Because section 1950.8 allows a demand for payment of “key money” as long as “the amount of payment is stated in the written lease or rental agreement,” the Legislature apparently did not intend to discourage the practice of demanding or collecting “key money” as a condition of a new or renewed lease.   Indeed, based upon the statutory language, any other conclusion would lead to absurd consequences, which are to be avoided.  (Day v. City of Fontana, supra, 25 Cal.4th at p. 272, 105 Cal.Rptr.2d 457, 19 P.3d 1196.)   For example, assume a landlord negotiates with two prospective tenants who desire the same property and the landlord makes “key money” demands on both.   The tenant who secures the lease that includes a provision memorializing the payment of the “key money” would have no claim against the landlord because the demand is “stated in the written lease” and, hence, complies with the statute.   In contrast, the unsuccessful prospective tenant would be able to assert a claim against the landlord simply because he or she rejected the demand.   We do not believe the Legislature intended such an anomalous result.   We must conclude, therefore, the statute was not meant simply to prohibit the practice of demanding or collecting “key money.” 4

The Jis argue the Jungs were not allowed to demand “key money” because “key money” was not mentioned in their existing lease.   We disagree.   Because the landlord may lawfully demand and collect “key money,”  the object of the statute must be to prohibit landlords from failing to state the amount of the payment “in the written lease or rental agreement” that is the product of the demand.   We believe “the written lease or rental agreement” in the last portion of section 1950.8, subdivision (b) refers back to the “lease or rental agreement” concerning which the landlord demands “key money” “as condition of initiating, continuing, or renewing.”   In other words, “the written lease or rental agreement” refers to the lease or agreement for the new period to which the demand applies.   Therefore, once a demand for “key money” is made, the landlord becomes obligated to include the amount of the payment in the desired future agreement, whether that agreement initiates a new tenancy or renews an existing one.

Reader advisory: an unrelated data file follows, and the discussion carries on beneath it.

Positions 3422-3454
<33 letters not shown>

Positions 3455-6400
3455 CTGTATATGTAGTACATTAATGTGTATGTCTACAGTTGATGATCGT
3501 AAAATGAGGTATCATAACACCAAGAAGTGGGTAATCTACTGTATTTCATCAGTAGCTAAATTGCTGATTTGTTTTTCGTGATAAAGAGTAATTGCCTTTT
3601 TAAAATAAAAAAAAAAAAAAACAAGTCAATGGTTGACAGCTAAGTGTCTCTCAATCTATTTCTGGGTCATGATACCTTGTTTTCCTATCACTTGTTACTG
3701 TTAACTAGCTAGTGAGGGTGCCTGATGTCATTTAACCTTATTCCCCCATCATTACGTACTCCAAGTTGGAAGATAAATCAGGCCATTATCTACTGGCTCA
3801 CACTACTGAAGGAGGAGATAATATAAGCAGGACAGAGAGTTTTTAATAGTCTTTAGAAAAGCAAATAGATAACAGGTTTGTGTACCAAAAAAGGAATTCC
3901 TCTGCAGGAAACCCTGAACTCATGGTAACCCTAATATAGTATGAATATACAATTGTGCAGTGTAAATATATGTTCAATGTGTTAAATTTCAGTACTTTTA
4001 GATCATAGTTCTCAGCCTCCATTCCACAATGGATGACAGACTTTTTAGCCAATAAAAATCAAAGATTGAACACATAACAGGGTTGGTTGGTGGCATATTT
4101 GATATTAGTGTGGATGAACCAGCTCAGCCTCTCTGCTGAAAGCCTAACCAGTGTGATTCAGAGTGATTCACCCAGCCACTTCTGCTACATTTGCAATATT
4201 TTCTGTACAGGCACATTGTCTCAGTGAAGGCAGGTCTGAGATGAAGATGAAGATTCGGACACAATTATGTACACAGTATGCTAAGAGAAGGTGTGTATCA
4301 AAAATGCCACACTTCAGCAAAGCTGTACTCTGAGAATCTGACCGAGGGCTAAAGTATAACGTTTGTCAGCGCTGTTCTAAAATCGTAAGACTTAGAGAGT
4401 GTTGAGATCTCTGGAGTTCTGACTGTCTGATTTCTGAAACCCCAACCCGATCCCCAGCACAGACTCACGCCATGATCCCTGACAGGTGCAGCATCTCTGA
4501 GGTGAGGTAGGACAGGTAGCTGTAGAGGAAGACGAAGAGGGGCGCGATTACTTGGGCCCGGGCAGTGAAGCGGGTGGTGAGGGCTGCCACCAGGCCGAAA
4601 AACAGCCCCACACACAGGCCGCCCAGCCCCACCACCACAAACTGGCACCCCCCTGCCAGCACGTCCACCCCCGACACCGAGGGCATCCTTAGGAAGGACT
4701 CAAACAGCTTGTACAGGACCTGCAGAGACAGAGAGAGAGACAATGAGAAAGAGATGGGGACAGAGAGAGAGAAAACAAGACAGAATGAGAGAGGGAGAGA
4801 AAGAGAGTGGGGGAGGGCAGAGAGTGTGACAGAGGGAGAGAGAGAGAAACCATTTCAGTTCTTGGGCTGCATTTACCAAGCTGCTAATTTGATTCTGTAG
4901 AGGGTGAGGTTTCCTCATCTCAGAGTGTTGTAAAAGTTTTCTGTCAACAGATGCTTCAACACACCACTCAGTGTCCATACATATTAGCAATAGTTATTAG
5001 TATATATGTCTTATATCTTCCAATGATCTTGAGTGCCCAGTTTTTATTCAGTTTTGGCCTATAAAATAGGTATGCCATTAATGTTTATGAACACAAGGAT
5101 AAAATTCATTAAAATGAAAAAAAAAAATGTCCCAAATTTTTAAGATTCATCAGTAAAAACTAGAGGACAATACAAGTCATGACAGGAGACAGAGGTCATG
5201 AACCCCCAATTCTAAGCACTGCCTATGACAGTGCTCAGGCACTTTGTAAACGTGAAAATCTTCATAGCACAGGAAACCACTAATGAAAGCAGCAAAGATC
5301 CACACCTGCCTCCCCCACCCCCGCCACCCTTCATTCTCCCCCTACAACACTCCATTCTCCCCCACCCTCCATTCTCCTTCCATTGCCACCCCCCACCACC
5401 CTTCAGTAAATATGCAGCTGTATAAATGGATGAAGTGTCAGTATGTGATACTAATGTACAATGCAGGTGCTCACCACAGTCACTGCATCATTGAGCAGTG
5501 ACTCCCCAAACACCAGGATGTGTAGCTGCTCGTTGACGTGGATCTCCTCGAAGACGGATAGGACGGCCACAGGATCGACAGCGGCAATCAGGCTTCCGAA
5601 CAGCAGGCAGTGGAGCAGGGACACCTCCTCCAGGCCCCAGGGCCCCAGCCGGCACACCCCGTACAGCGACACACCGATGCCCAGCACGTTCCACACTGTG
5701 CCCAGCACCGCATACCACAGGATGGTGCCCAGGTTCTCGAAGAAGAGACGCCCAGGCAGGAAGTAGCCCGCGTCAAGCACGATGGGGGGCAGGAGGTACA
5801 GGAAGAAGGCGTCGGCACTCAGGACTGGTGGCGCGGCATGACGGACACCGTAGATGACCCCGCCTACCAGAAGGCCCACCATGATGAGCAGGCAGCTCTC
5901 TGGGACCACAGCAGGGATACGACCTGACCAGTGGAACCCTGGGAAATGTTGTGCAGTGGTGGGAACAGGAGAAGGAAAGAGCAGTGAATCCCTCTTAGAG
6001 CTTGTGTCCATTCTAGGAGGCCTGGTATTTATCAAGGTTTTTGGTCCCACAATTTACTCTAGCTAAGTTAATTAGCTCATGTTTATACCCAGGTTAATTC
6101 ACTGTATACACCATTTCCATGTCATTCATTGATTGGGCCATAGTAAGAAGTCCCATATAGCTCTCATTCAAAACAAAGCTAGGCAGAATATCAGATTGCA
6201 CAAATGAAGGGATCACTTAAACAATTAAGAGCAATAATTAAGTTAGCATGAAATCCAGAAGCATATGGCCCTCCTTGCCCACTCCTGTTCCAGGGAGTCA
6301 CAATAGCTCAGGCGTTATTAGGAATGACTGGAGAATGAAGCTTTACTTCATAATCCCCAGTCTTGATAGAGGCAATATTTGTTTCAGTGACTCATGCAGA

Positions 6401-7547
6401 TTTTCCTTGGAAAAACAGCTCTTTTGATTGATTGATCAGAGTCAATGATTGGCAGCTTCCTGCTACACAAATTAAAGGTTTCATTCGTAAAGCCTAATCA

Nonetheless, because the ultimate purpose of section 1950.8 is unclear, we must test our interpretation against its legislative history.   (See Lundquist v. Reusser (1994) 7 Cal.4th 1193, 1205, 31 Cal.Rptr.2d 776, 875 P.2d 1279 [courts may turn to legislative history when the words of the statute do not provide a ready answer of the Legislature's intent];  Day v. City of Fontana, supra, 25 Cal.4th at p. 274, 105 Cal.Rptr.2d 457, 19 P.3d 1196 [a court may, out of an abundance of caution, test its statutory interpretation against its legislative history].)

4. Legislative History.